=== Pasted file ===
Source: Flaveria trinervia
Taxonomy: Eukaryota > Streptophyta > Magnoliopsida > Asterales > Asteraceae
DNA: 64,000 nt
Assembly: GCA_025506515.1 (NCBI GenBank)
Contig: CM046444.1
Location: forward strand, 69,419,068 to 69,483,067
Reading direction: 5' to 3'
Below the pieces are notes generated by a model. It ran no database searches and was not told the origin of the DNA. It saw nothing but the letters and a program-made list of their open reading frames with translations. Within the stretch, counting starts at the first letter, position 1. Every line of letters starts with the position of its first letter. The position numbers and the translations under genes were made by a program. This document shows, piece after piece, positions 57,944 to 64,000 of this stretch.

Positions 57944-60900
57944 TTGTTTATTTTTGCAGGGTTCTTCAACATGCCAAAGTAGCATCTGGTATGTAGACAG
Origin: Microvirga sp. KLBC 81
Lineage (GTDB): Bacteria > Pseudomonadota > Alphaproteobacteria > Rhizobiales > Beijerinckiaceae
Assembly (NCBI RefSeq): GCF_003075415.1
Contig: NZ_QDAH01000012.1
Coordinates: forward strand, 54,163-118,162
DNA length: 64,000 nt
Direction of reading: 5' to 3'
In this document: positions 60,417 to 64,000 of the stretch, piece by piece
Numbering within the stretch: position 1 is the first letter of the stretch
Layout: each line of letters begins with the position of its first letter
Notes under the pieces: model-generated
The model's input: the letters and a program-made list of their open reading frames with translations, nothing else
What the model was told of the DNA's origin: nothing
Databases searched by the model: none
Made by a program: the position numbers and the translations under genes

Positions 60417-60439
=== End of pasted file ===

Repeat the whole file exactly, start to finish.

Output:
Source: Flaveria trinervia
Taxonomy: Eukaryota > Streptophyta > Magnoliopsida > Asterales > Asteraceae
DNA: 64,000 nt
Assembly: GCA_025506515.1 (NCBI GenBank)
Contig: CM046444.1
Location: forward strand, 69,419,068 to 69,483,067
Reading direction: 5' to 3'
Below the pieces are notes generated by a model. It ran no database searches and was not told the origin of the DNA. It saw nothing but the letters and a program-made list of their open reading frames with translations. Within the stretch, counting starts at the first letter, position 1. Every line of letters starts with the position of its first letter. The position numbers and the translations under genes were made by a program. This document shows, piece after piece, positions 57,944 to 64,000 of this stretch.

Positions 57944-60900
57944 TTGTTTATTTTTGCAGGGTTCTTCAACATGCCAAAGTAGCATCTGGTATGTAGACAG
Origin: Microvirga sp. KLBC 81
Lineage (GTDB): Bacteria > Pseudomonadota > Alphaproteobacteria > Rhizobiales > Beijerinckiaceae
Assembly (NCBI RefSeq): GCF_003075415.1
Contig: NZ_QDAH01000012.1
Coordinates: forward strand, 54,163-118,162
DNA length: 64,000 nt
Direction of reading: 5' to 3'
In this document: positions 60,417 to 64,000 of the stretch, piece by piece
Numbering within the stretch: position 1 is the first letter of the stretch
Layout: each line of letters begins with the position of its first letter
Notes under the pieces: model-generated
The model's input: the letters and a program-made list of their open reading frames with translations, nothing else
What the model was told of the DNA's origin: nothing
Databases searched by the model: none
Made by a program: the position numbers and the translations under genes

Positions 60417-60439